Since 1982 I've written a newsletter, Running Commentary. A new issue appears here each week, and material is archived.

Sat, 29 Nov 2008 05:10:52 -0500

This I Believe (Part 2)

RUNNING COMMENTARY 756

Concluding the "everything I know about running in 100 words or less per topic" column, which opened in RC 755. These two originally ran together in the November 2006 issue of Marathon & Beyond.

TRAINING IS SIMPLE. Life is complicated, so run to escape the complexity instead of adding to it. Keep your training simple, low-tech and low-key. Training simply balances three needs: long, fast and easy. Train long enough (but at a slower pace) to prepare for your longest race, fast enough (but at a shorter distance) to match the speed of your shortest race and easy enough (many days of this) to recover between your hard runs. Limit the hard days to one a week -- be they long, fast or races. This is all that most of us can tolerate, or can fit into life's schedule.

RACING IS "TRAINING." The best type of speed "training" is regular racing. You can't duplicate the raceday experience as well with tempo runs or intervals. You can't match the racing effort (or the excitement) when running by yourself. The best type of "training" this way is at half your main race distance. That's 5K for a 10K runner, 10K for a half-marathoner, half-marathon for a marathoner. Don't take these races as seriously as your main event, and don't schedule them too close to that one. Remember the even training-races take a toll. Recover as long as you would after a big race.

DISTANCE IS INDISPENSABLE. In marathon training the long run means the most, by far. Take it and nothing else but easy runs and rest days, an you'll do fine in on marathon day. Run daily, sometimes fast but not very long, and you'll do poorly. A big mistake of marathoners is increasing all the runs -- long, fast and weekly distance -- all at once. As the long run goes up in length, the other runs must come down -- in length, frequency and number -- to compensate. Long runs are best taken every other week, or even three weeks apart toward the program's end. Recovery takes that long.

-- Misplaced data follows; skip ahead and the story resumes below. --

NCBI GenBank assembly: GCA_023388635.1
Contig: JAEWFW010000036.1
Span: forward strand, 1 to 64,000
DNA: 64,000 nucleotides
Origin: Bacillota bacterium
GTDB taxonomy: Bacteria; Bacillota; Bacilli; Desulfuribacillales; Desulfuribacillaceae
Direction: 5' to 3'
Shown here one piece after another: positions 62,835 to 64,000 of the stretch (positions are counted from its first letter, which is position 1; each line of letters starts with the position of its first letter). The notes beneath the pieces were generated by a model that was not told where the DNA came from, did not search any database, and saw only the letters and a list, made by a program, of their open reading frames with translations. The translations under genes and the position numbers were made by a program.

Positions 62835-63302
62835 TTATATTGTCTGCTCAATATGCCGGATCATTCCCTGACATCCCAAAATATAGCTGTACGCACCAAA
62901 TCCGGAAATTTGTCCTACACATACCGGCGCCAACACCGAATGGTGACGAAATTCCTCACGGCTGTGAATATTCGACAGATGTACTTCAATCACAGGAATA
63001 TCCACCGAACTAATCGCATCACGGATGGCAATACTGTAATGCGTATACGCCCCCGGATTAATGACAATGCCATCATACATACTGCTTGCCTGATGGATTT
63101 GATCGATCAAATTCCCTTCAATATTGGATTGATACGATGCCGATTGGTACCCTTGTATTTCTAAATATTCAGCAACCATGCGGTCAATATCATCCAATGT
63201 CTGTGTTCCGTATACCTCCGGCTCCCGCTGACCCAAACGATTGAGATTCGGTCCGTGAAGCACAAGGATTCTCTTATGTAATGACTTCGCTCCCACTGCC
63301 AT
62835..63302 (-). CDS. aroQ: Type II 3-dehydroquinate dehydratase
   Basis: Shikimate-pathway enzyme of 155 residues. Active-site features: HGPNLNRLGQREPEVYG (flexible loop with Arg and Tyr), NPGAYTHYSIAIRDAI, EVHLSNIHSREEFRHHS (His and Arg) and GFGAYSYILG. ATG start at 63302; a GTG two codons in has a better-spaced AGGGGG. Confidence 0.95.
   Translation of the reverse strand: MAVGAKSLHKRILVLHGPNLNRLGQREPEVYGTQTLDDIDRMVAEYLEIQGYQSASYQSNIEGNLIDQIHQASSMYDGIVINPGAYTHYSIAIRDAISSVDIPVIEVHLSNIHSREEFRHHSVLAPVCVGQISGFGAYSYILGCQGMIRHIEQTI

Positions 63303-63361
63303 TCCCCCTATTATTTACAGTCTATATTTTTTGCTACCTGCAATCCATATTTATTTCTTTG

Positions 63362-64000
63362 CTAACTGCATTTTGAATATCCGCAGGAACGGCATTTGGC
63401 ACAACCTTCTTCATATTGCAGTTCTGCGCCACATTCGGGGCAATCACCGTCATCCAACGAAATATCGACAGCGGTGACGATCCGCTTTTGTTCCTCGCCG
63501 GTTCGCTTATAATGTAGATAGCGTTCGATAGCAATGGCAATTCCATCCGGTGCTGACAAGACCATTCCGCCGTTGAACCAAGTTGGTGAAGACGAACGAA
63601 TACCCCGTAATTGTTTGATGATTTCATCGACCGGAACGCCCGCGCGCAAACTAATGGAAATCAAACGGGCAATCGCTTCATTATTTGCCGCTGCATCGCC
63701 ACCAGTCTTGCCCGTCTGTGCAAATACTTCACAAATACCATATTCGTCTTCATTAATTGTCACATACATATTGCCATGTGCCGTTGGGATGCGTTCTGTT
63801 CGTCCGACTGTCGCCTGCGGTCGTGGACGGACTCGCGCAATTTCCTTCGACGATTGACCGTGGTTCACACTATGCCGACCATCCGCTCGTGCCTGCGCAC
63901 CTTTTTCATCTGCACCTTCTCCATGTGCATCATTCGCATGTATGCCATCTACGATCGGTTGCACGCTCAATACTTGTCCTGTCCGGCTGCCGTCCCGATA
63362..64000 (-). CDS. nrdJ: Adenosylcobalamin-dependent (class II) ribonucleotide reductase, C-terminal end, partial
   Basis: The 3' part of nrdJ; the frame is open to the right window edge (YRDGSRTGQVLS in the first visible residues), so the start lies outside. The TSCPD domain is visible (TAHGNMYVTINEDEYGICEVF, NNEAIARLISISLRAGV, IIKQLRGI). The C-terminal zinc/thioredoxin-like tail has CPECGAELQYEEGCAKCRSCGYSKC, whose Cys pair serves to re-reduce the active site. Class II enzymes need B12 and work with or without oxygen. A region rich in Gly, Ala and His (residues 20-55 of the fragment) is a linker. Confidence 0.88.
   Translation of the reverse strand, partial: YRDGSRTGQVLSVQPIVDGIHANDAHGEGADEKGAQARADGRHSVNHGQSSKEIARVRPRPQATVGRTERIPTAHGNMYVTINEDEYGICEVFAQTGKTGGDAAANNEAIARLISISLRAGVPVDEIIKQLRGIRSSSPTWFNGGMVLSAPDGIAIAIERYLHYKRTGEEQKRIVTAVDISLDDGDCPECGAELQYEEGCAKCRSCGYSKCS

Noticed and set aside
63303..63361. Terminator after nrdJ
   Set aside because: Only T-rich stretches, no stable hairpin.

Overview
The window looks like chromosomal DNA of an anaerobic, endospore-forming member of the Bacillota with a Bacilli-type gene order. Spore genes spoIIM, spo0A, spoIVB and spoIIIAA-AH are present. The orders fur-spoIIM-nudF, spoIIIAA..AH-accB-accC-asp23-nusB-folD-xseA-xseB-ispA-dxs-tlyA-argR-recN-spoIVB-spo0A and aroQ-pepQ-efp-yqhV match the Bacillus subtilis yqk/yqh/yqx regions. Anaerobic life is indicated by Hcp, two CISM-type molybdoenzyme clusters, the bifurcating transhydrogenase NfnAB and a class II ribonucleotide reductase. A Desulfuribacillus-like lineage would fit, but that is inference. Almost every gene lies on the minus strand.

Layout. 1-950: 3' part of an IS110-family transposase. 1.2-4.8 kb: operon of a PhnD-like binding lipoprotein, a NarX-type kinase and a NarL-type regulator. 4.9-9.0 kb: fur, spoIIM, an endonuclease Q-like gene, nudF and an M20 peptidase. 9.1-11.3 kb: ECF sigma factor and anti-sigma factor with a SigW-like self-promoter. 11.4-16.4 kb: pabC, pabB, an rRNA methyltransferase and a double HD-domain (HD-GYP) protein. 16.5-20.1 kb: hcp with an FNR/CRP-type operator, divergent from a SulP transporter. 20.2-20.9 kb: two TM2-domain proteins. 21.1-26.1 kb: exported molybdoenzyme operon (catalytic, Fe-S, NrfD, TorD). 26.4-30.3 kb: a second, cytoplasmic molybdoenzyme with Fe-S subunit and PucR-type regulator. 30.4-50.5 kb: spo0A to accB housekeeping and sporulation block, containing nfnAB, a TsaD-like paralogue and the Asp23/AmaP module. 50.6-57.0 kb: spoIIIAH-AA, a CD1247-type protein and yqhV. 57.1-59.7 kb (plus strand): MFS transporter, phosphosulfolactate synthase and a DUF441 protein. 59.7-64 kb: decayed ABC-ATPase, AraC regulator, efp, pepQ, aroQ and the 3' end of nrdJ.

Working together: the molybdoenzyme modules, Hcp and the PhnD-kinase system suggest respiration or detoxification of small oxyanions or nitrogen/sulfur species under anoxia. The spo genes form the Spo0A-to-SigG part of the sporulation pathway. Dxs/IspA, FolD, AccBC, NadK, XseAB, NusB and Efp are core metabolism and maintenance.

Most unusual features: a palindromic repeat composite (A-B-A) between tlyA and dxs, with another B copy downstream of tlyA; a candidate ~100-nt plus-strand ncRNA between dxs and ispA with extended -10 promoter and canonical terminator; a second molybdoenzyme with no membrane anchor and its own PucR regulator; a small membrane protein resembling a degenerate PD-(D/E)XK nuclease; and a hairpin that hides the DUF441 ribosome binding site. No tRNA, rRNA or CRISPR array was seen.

SHORTER IS ENOUGH. You don't need to "finish" a marathon in training. Leave the final miles unexplored until raceday. There are two ways to run long before a marathon. One (which works best for a faster runner) is to build up to the marathon's projected TIME, but to train at a pace one to two minutes per mile slower. This means covering three to six miles less than 26.2 while still seeing how it feels to be on your feet for full race time. Another way a marathoner can train (this works best for a slower one) is to run at projected marathon pace but to stop three to six miles short of full distance.

SPEED IS LIMITED. A little bit of speed training goes a long way, and too much of it leads to dead-ends of injury and disappointment. Limit the interval-training sessions of a road racer to 5K of fast running, and pace to that of a 5K race. The simplest way to improve speed is by running 1-1-1: one mile, one minute faster than your everyday pace, one day a week (with a mile's warmup and another to cool down). Another simple way to train for speed is with out-and-backs. Such as going out for 15 minutes easily, then coming back in less than 15. This teaches you to finish faster, or run negative splits.

RACEDAY IS MAGICAL. The pre-race anticipation and anxiety, the crowds running with you, the cheers for you, the splits, the drinks, the amplified announcements and music -- they all combine to fire up your adrenaline. This has a magical effect on your running. You can run up to a minute per mile faster than you'd go the same distance by yourself. Or you can double the distance you'd run alone at a particular pace. Two cautions here: (1) adrenaline poisoning can lure you into starting too fast; (2) going farther and faster than normal will demand a longer recovery time afterward.

PACE IS PATIENCE. The Bible says, "Run with patience the race that is set before us." Pay special attention to the first and last two letters of "patience." Start at a cautious pace, and let the impatient runners sail ahead without you. You'll likely see them again later while passing them in the late miles, where it's much more fun to be the passer than the passee. This will happen if you pace yourself evenly. You'll feel even better by running negative splits -- the second half faster than the first. That word "negative" is a misnomer, because racing this way is positively delightful.